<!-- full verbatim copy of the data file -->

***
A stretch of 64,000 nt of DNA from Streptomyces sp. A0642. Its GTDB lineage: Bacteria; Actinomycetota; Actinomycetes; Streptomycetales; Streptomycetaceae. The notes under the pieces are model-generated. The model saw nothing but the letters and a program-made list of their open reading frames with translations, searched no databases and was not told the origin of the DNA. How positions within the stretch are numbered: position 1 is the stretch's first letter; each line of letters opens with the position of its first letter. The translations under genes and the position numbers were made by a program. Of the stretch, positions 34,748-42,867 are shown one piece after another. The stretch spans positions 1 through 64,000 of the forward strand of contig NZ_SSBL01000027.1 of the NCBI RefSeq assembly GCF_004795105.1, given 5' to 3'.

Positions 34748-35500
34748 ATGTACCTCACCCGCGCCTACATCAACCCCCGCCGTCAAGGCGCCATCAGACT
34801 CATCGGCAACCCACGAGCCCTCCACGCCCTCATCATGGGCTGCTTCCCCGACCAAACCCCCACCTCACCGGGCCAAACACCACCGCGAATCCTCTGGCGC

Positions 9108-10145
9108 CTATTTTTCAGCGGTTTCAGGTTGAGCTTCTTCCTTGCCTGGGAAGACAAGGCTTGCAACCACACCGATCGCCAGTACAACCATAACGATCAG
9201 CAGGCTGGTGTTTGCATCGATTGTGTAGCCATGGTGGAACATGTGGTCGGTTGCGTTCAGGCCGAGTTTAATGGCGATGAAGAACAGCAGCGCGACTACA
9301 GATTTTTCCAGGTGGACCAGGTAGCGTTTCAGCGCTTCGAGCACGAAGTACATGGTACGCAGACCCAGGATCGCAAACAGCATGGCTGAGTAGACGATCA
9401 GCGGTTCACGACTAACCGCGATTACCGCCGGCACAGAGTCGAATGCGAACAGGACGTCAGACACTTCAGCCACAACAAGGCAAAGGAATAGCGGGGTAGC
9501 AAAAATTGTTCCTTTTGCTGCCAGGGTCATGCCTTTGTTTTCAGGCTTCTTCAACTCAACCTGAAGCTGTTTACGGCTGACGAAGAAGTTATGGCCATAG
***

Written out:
A stretch of 64,000 nt of DNA from Streptomyces sp. A0642. Its GTDB lineage: Bacteria; Actinomycetota; Actinomycetes; Streptomycetales; Streptomycetaceae. The notes under the pieces are model-generated. The model saw nothing but the letters and a program-made list of their open reading frames with translations, searched no databases and was not told the origin of the DNA. How positions within the stretch are numbered: position 1 is the stretch's first letter; each line of letters opens with the position of its first letter. The translations under genes and the position numbers were made by a program. Of the stretch, positions 34,748-42,867 are shown one piece after another. The stretch spans positions 1 through 64,000 of the forward strand of contig NZ_SSBL01000027.1 of the NCBI RefSeq assembly GCF_004795105.1, given 5' to 3'.

Positions 34748-35500
34748 ATGTACCTCACCCGCGCCTACATCAACCCCCGCCGTCAAGGCGCCATCAGACT
34801 CATCGGCAACCCACGAGCCCTCCACGCCCTCATCATGGGCTGCTTCCCCGACCAAACCCCCACCTCACCGGGCCAAACACCACCGCGAATCCTCTGGCGC

Positions 9108-10145
9108 CTATTTTTCAGCGGTTTCAGGTTGAGCTTCTTCCTTGCCTGGGAAGACAAGGCTTGCAACCACACCGATCGCCAGTACAACCATAACGATCAG
9201 CAGGCTGGTGTTTGCATCGATTGTGTAGCCATGGTGGAACATGTGGTCGGTTGCGTTCAGGCCGAGTTTAATGGCGATGAAGAACAGCAGCGCGACTACA
9301 GATTTTTCCAGGTGGACCAGGTAGCGTTTCAGCGCTTCGAGCACGAAGTACATGGTACGCAGACCCAGGATCGCAAACAGCATGGCTGAGTAGACGATCA
9401 GCGGTTCACGACTAACCGCGATTACCGCCGGCACAGAGTCGAATGCGAACAGGACGTCAGACACTTCAGCCACAACAAGGCAAAGGAATAGCGGGGTAGC
9501 AAAAATTGTTCCTTTTGCTGCCAGGGTCATGCCTTTGTTTTCAGGCTTCTTCAACTCAACCTGAAGCTGTTTACGGCTGACGAAGAAGTTATGGCCATAG